4 Replies Latest reply on May 6, 2013 1:54 AM by himanshu.gautam

    Massive memory allocation




      I have a opencl program which abstractly looks like this


      int batch_size = X << num;

      cl::Buffer global_tmp(size_function(batch_size));



      kernel1.setArg(dynamic local memory size)



      kernel2.setArg(dynamic local memory size)


      for (int done = 0; done < num; done += batch_size)


           do kernel1, offset = done, global_size = batch_size

           do kernel2, offset = done, global_size = batch_size




      The kernels process over a large dataset, and has to do small batches at a time, otherwise the global_tmp buffer becomes to large.

      When this loop runs suddenly my allocated memory skyrockets, followed by massive disk access (which I assume is paging).

      I'm guessing this happens because the opencl driver stores the configuration for each kernel invocation in order to be asynchronous, but I have 16GB RAM and it gets filled.

      The only explanation I can think of is that global_tmp and/or the local memory is also stored in RAM.

      Is this true? If so, I don't see the reason why one ever would want that kind of behaviour.

      If the local memory is saved, why exactly? Once a kernel is executed, it is run to completion, no interruption, right?

      If the global memory is saved, the driver assumes prior knowledge on how the application uses that memory, which here is shared between kernel1 and kernel2, therefor kernel2 must see the output of kernel1, not the state global_tmp was in when kernel2 was enqueued.


      I know that kernel2 does see the correct output of kernel1, because the algorithm still works properly, so is the global_tmp only saved for each kernel1?


      Exactly what happens here?


      Note: there is no problem when the queue.finish() is used, I am just wondering about the finer details on how the driver works.


      I am running this on a 7970 with the latest driver.




        • Re: Massive memory allocation

          Table 4.2 of AMD APP Programming Guide tells you where the run-time allocates the buffers.

          Usually, if you dont pass any flags in clCreateBuffer() time, the buffer gets allocated on the discrete GPU.

          (I am assuming dGPU system and not an APU based system).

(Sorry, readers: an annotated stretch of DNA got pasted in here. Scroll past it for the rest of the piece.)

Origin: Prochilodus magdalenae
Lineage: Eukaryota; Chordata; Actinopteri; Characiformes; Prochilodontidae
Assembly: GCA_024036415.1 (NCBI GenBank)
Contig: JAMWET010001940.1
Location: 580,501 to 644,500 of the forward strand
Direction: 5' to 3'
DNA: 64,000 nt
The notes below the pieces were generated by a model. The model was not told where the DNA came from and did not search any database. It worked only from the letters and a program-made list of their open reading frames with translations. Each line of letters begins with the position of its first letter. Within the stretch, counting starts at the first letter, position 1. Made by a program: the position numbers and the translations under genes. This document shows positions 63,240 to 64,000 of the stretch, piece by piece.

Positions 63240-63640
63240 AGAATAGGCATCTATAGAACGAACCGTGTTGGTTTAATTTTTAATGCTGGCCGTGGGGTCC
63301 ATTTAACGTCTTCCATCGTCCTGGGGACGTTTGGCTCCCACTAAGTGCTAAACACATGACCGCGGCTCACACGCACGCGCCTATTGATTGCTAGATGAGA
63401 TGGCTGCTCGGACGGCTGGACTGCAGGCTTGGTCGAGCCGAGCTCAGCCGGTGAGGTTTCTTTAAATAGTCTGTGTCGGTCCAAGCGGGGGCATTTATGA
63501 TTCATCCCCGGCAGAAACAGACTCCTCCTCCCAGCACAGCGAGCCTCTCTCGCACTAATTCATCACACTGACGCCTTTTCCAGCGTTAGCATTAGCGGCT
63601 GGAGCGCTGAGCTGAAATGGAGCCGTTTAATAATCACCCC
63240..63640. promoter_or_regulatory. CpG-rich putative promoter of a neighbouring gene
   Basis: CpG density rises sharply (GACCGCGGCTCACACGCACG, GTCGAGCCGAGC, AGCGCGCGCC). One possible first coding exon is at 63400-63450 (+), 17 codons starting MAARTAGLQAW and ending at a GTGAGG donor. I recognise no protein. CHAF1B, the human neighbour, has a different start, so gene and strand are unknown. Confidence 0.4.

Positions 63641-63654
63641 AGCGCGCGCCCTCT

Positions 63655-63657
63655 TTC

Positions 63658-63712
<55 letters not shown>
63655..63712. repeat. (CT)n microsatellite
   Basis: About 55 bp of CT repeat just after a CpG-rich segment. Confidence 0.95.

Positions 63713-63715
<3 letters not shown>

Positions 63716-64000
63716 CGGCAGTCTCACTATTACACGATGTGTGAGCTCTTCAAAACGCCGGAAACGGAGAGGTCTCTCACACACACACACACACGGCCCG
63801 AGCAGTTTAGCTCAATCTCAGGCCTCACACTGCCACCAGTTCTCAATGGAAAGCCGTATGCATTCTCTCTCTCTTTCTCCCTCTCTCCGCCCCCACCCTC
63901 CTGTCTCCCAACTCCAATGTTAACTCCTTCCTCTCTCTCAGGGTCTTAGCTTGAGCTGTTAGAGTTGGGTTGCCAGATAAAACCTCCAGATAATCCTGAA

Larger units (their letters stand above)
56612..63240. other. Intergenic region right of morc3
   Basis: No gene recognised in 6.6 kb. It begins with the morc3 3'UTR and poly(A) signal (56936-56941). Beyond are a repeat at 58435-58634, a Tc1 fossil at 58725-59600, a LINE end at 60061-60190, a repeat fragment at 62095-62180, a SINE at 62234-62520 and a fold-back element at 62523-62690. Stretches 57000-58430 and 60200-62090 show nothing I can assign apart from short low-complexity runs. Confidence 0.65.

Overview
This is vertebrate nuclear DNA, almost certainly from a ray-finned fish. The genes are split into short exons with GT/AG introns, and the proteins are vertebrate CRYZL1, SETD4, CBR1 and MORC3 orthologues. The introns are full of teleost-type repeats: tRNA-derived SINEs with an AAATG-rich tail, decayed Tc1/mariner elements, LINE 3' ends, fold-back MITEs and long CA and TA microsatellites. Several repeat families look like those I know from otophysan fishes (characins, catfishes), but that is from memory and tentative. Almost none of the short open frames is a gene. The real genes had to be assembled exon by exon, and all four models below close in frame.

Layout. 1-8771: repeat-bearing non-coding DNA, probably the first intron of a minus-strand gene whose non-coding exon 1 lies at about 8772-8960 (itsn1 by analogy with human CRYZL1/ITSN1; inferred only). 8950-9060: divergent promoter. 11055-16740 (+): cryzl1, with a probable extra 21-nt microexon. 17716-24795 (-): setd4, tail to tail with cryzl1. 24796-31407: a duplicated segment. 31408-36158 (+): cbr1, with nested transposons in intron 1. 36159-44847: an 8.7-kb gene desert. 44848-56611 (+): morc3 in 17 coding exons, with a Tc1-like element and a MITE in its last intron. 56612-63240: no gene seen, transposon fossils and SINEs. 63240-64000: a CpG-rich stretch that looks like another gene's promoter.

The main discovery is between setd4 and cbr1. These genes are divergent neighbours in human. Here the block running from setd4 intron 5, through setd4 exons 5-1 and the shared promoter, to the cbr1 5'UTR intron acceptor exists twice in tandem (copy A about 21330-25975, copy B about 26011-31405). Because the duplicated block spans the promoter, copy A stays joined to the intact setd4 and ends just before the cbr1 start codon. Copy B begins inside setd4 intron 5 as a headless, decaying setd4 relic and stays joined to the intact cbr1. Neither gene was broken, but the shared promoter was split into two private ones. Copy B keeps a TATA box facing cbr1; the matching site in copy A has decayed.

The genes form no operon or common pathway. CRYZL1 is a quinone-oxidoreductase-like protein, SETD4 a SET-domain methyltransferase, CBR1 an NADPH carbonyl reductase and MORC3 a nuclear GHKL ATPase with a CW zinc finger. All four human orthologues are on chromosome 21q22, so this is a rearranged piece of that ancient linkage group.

I dont understand what you mean by

          "cl::Buffer global_tmp(size_function(batch_size));"


          Can you explain what happens? Are you allocating an array of buffers? OR Are you just allcating a single buffer

          In any case, what is the size of the buffer? and the array size (if u r allocating an array of buffers)

          • Massive memory allocation

            global_tmp is a single buffer equivalent to

            some_struct global_tmp[batch_size];

            on the GPU. The only flag used is CL_MEM_READ_WRITE.


            size_function is just sizeof(some_struct)*batch_size


            I found a bug in my own code, which caused batch_size to be 1, which explains a lot, but now I'm not able to recreate the problem.

            For reference; with batch_size = 1, global_tmp is 25088 bytes, and the loop executes around 56000 kernels.

            Currently this allocates only around 5gb host memory, which is manageable.


            Note, the problem is technically solved when batch_size is correct (kernels executed = 4), but I'm still curious about that 5gb.

              • Re: Massive memory allocation

                Host memory for 5GB allocated for 25K buffer?? Hmm....That is absurd. Can you provide a small repro case?


                Before that, be sure that there is no memory leak in other parts of your code. There could be a memory-leak in your code especially in the looping part. Just do a quick cross-check and then post a test case here for reproduction... Thanks

                • Re: Massive memory allocation

                  Hi Sei,


                  I am still not sure if i understand the issue completely. Probably you can share some code. Anyways looks like you found some bug in the code and the issue no longer exists. Please confirm.